Friday, April 17, 2009

Flashback Friday: Those Fabulous Nursing Follies and Other Taboo Topics

This is one of the oldest photographs of me where you can actually see any detail...back in the "olden days," consumer cameras lacked the sophistication to facilitate blow-ups and detailed close-ups like we've grown accustomed to today. So eventually my parents hauled me down to the local photo studio for a "formal portrait." Color wasn't used much, but if the clients wanted "color portraits" the black and white prints were lightly painted in with pastels. Sometimes the look was quite nice; other attempts could be quite garrish. My "color portrait" is out there somewhere - probably packed away somewhere. But this image, taken many moons ago, is me at about 9 months old.
Skip ahead a generation. This is Ashley at one week sleeping away in her crib. She was born on one of the few "snow" days in San Jose. Her daddy and I were marooned in the Santa Cruz mountains, which was where our first home was located. We were snowed in and I was in labor. Mr. H. was running about boiling water and frantically hollering, "I don't know nothin' about birthin' no babies, Miz Scarlett!" Well, that's an exaggeration, but I do believe he was getting a little nervous about having a wife in labor as the snow was falling all around us.

Yes, that is indeed a thumb in the mouth of Miss Emily Mae. At one week of age, on April 15, while "Mimi" was holding her she began the search. Dragging her fingers over her face and (now and then) into her eyes, she at last settled on that all-important digit and began sucking for all she was worth. She even managed to locate her thumb a second time when it became dislodged. But when the phone rang a few minutes later she was startled by the noise; her thumb popped out and she was unable to locate it again.

Now the reason Miss Emily was in desperate straits searching for sustenance from her thumb was that her mommy was otherwise occupied. Emily is in that early phase where L-I-F-E means feeding, feeding, feeding. She was searching wildly for her mommy and instead found her thumb a convenient substitute. Reports from Ashley are that occasionally at night feedings even when her mommy is located immediately nearby, Emily will search frantically trying to locate the desired target. Making all sorts of strange and crazy sounds, Ashley says that as Emily is grunting and rooting around attempting to latch on that she sounds like a "pack of wild pigs."

Any currently or previously nursing mom will relate. The feeding instinct is strong and urgent and a food source had better be handy! When Ashley was born I was unable to move too far from her because it wouldn't be long before she was ready to be fed. When I developed a serious case of cabin fever after her birth, her daddy and I tried an outing to a nearby restaurant. I'd no sooner settled into the booth and Ashley wanted food! Cleverly concealing Ashley with a blanket I let her nurse. We were situated in a booth near the back and I had my back to the other diners so I hoped to nurse in privacy. But that was not to be.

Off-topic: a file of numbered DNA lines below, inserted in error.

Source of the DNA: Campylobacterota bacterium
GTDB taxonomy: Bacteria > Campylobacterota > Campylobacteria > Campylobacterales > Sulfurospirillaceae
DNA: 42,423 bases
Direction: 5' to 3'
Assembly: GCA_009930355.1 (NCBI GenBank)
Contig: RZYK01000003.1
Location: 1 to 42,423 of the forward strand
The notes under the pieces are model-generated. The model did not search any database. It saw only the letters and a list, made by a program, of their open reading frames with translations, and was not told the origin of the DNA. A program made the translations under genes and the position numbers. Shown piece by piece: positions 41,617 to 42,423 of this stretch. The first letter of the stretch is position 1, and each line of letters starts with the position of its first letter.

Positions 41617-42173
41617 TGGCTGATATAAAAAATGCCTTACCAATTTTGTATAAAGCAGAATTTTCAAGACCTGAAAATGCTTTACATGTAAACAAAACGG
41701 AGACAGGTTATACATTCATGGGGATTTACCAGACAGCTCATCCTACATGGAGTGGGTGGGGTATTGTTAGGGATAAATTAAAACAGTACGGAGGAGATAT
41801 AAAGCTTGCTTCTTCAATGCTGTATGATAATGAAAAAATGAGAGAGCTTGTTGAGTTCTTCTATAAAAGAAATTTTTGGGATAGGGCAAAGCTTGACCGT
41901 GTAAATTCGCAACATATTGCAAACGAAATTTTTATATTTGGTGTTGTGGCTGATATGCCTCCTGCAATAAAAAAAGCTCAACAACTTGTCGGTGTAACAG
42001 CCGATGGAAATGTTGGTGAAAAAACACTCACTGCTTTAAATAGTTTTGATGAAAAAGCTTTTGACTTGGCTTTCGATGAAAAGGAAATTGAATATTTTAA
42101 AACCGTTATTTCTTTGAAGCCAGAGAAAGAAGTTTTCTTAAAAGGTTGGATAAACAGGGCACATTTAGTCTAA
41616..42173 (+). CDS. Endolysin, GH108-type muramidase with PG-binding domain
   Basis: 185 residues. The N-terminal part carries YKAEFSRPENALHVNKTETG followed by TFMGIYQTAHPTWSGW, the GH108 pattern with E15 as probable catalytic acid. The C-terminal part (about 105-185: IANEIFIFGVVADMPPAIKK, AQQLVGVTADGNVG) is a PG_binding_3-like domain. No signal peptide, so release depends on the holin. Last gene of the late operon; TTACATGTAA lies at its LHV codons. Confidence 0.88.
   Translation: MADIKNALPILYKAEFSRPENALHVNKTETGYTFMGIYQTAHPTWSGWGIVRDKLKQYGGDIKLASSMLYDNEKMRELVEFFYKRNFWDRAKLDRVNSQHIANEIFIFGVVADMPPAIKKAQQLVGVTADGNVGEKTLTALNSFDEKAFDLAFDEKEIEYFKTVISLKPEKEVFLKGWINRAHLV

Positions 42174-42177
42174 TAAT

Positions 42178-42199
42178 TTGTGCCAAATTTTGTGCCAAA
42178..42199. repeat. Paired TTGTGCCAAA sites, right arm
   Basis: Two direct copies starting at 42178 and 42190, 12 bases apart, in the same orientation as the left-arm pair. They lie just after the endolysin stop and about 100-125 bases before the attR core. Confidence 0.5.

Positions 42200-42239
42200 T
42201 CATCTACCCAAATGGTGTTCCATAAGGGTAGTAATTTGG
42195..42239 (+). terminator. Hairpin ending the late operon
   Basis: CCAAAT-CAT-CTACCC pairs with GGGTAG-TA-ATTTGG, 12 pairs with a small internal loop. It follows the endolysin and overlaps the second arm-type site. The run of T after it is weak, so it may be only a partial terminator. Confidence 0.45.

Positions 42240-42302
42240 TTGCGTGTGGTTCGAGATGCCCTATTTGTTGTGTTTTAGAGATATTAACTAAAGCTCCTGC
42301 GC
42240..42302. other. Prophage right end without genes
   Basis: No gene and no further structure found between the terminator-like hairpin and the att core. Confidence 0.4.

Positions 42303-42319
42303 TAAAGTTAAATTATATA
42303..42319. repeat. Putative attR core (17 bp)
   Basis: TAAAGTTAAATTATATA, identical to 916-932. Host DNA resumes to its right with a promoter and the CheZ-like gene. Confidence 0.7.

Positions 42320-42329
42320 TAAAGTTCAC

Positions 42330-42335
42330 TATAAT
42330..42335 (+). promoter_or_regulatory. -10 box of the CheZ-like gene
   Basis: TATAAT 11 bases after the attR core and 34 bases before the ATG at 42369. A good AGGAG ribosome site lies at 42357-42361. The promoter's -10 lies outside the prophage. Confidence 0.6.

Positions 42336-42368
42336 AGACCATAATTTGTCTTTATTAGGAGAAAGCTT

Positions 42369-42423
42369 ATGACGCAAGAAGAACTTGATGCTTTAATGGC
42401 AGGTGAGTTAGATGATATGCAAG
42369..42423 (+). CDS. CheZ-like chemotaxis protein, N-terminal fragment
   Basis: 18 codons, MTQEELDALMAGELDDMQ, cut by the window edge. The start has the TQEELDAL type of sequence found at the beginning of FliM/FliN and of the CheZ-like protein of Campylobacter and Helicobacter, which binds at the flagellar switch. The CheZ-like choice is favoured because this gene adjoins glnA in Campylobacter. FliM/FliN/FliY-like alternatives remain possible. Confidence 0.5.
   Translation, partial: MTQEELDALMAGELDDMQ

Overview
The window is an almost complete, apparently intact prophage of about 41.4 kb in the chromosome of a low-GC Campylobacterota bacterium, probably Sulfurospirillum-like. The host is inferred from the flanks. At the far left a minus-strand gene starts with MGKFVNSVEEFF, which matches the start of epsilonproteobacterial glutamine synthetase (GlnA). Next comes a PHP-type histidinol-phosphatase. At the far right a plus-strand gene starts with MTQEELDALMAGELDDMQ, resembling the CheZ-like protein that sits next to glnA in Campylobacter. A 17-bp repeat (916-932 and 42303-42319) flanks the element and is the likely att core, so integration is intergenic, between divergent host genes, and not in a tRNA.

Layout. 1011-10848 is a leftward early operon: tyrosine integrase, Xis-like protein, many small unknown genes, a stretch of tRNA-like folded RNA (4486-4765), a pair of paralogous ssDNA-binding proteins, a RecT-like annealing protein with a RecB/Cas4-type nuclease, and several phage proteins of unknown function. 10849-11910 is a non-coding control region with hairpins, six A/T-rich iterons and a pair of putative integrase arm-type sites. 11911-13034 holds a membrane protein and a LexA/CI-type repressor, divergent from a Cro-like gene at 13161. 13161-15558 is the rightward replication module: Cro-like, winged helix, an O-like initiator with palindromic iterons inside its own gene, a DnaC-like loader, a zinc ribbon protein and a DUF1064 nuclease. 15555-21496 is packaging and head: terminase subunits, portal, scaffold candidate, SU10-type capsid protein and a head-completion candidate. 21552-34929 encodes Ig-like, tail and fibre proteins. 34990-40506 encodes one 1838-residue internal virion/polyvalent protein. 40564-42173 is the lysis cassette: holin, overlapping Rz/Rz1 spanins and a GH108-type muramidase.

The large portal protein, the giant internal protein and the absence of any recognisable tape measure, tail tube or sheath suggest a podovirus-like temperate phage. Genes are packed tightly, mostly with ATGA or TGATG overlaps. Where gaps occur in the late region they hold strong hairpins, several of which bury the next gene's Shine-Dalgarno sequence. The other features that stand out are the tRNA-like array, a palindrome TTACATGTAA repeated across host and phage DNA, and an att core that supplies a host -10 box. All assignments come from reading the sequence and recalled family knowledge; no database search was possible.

A lady at a nearby booth bounded over to where we were sitting and said something to the effect of, "Oh! A new baby! Can I see her?" Well. The other thing about nursing babies is once they have "latched on" they are not eager to be pulled away. I swear you could hear reverberating through that entire restaurant the "pop" that issued forth as I wrenched her loose so I could show off my baby girl. Now, I strongly DO NOT recommend doing this. Ashley was not a happy camper for this abrupt disruption of her feeding and proceeded to scream like a banshee. I felt terrible and had I been a little more mature, I would have explained that my baby was feeding and I'd be glad to bring her over in a few minutes. That's what you call learning the hard way!!!

These days, modern mothers are pumping their milk for baby's future feeding. Working moms can return to their jobs secure in knowing that many meals are safely stored away in the freezer to be pulled out and given to baby later on. So Ashley has begun the pumping process again in preparation for returning to her job in a few weeks. Now, the pumps are a sort of cross between a mid-evil torture device and official dairy farm apparatus. Ashley had just begun to pump last evening, sitting on the bed all hooked up to suction cups and hoses, when 21-month old Gracie came bounding into her room to see what was cooking. She was happy to see her mom, but was undoubtedly wondering, "What the HEY??!!!" was going on with all that hardware! Bounding over the bed, she tripped over a hose, which pulled things loose. Ashley, who in her words was at "high tide" at that moment tried to keep her composure as milk went shooting off in every direction. Therefore, when "Mimi" came in a moment later to rescue Ashley, Gracie was VERY HAPPY to leave with Mimi and go color for a little while. My guess is with, you know, a few years of therapy, Gracie is going to be JUST FINE :)

I'm happy that mommies are nursing their babies successfully these days. When I asked my own mom about her experience nursing me, she said she pretty much didn't because she "wasn't very good at it." That's too bad because my own experience feeding my two baby girls was great - after the experience I described above. Nature's best is a great way to go. I always said I had enough milk to feed half the population of San Jose! I was blessed with a bountiful "harvest," and it's a wonderful way for mommy and baby to bond - for life!

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